There are some striking similarities between the German characters in Keneally's novels. They are outsiders who come from the periphery of the German Reich, both regionally and culturally. Though publicly functioning within the ideological and social system, or even representing it officially (a system which is either disintegrating or proves to be downright evil), these men are at odds with its mainstream developments. Within a merciless environment, they retain an unusual sense of human responsibility. None of them is portrayed as a 'flawless innocent' or a larger-than-life-sized idealist; in fact, they all are rather ambivalent. This applies to Erzberger, whom Keneally sees as 'a classic contradictory character', to Willi Ganz (of A Family Madness) and, most obviously, to Oskar Schindler, whose story has fascinated Keneally and who, in his own words, 'was such a fantastic character that it's hard to imagine making up a character who would be as contradictory, picaresque and large'. Keneally himself has emphasized the concern in his novels with 'men of decency' who fight historic causes 'on which they can't quite get a grip', and he says that he finds it more and more striking 'how every generation seems to produce independent spirits, the people who evade conditioning'. Erzberger, Schindler and Ganz (and some of the other minor German characters) have in common such an independence of spirit, a nonconformity which is all the more striking when set off against a background of extreme relentlessness or even barbarity.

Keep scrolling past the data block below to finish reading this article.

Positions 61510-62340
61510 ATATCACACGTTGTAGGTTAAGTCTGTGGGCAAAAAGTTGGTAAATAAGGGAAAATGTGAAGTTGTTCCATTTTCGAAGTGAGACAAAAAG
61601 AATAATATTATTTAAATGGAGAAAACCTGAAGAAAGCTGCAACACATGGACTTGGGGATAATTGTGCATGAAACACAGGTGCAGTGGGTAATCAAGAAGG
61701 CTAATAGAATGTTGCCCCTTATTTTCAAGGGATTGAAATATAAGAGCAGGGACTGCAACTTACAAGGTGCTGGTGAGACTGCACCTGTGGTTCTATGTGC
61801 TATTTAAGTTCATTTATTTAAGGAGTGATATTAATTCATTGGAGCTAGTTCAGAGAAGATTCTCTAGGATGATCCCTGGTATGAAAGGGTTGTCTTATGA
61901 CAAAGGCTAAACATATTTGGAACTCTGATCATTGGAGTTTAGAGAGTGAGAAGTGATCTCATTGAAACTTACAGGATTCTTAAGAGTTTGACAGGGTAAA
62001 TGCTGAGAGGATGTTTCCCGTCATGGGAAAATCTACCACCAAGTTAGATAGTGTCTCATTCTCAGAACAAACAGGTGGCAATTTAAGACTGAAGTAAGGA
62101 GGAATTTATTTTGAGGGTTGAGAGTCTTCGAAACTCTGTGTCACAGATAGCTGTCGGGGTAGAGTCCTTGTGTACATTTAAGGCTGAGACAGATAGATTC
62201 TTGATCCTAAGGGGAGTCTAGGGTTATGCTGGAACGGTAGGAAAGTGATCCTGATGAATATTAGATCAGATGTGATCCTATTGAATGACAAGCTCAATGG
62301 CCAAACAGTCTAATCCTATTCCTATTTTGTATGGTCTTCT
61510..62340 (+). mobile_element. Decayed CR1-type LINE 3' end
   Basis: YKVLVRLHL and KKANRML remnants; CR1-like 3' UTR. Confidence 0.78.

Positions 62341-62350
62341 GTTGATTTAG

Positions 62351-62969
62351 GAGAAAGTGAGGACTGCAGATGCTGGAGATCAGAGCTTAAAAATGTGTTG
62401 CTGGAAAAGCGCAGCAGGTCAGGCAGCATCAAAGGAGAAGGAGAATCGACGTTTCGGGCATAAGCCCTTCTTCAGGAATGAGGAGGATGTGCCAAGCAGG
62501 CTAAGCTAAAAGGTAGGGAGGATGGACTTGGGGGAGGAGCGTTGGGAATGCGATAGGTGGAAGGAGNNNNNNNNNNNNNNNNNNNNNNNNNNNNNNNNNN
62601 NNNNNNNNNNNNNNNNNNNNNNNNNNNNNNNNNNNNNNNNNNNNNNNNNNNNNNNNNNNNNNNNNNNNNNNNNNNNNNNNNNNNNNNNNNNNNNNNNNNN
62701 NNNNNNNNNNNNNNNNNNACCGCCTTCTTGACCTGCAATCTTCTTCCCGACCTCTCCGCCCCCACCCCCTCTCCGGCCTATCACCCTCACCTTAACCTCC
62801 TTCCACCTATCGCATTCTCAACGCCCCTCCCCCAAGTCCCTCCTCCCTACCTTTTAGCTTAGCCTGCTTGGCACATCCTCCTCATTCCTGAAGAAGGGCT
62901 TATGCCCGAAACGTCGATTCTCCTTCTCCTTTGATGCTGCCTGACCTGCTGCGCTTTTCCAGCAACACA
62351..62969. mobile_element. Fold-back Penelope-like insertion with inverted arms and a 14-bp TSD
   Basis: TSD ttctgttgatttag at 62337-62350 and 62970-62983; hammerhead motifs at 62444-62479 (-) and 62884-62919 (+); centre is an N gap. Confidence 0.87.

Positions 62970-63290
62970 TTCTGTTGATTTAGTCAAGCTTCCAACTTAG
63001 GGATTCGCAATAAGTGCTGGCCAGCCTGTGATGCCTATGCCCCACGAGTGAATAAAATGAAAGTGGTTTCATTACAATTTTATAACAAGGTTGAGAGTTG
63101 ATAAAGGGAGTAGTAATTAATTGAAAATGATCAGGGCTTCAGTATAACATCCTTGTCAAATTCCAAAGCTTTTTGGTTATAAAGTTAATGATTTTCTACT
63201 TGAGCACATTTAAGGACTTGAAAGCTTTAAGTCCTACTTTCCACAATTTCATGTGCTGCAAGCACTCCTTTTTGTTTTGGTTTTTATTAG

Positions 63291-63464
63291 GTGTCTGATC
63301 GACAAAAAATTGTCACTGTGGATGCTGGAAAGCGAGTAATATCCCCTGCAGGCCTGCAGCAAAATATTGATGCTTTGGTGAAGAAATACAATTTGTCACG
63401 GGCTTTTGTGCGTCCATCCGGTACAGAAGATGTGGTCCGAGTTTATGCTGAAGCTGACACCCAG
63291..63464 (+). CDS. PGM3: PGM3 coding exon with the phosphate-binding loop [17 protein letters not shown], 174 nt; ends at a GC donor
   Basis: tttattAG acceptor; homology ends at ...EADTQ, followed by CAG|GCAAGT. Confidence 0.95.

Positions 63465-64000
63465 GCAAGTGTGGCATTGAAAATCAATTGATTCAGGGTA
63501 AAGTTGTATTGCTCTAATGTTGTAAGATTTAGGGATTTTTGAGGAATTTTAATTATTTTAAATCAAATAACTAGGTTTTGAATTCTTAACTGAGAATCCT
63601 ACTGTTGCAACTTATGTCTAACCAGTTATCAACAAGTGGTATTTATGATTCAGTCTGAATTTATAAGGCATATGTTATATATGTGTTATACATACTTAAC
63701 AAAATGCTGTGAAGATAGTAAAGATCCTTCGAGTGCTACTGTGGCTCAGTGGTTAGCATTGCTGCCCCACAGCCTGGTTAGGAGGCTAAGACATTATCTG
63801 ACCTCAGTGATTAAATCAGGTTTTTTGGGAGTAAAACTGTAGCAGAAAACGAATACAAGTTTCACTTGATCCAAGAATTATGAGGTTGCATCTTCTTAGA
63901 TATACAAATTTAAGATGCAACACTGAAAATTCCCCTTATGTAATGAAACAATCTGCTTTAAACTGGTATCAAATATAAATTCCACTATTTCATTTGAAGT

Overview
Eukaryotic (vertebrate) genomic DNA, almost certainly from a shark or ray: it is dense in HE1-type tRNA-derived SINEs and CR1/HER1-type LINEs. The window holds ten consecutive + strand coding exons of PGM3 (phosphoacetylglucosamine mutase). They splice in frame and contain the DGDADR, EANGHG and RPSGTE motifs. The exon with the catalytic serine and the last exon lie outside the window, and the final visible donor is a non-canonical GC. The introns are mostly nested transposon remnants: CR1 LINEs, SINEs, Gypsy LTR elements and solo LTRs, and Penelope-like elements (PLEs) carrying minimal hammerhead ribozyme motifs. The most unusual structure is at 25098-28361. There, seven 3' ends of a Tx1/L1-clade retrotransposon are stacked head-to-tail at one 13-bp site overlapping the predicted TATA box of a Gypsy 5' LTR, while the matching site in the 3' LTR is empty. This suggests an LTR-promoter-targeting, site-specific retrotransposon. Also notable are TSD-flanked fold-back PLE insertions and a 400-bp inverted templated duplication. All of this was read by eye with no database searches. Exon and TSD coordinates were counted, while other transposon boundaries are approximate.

Matthias Erzberger, leader of the German armistice delegation, is the center of attention in Gossip from the Forest, and even more obviously so in the dramatised version of the novel. Erzberger is a tragic figure. A moderate politician, he is dispatched by a collapsing political system that is hardly able to back him up any more. It is he, a civilian, who is expected to end the sufferings of war, whereas the military shun their responsibility. What he observes of the situation of soldiers and civilians on both sides, spurs him on to accomplish a truce ('All the fathers had abandoned the front and left their children behind'). But this compels him to accept the ruinous and humiliating terms on which Marshal Foch insists. These terms would increase poverty and famine in Germany and eventually, as foreshadowed in the novel, fuel the nationalistic and anti-democratic forces and help to establish Nazi tyranny. Erzberger knows the implications: the enemies despise him on the one hand for being one of the monsters 'liable for the mustard-gassed and the torpedoed corpses', and on the other for being weak and indulgent, a compassionate humanist ('Wemyss: Imagine those chaps trying the starving-children line?).' His compatriots, for their part, despise him for his way of ending the chaotic war situation. They will blame him for the disastrous outcome, call him and his companions the 'November criminals' and finally murder him.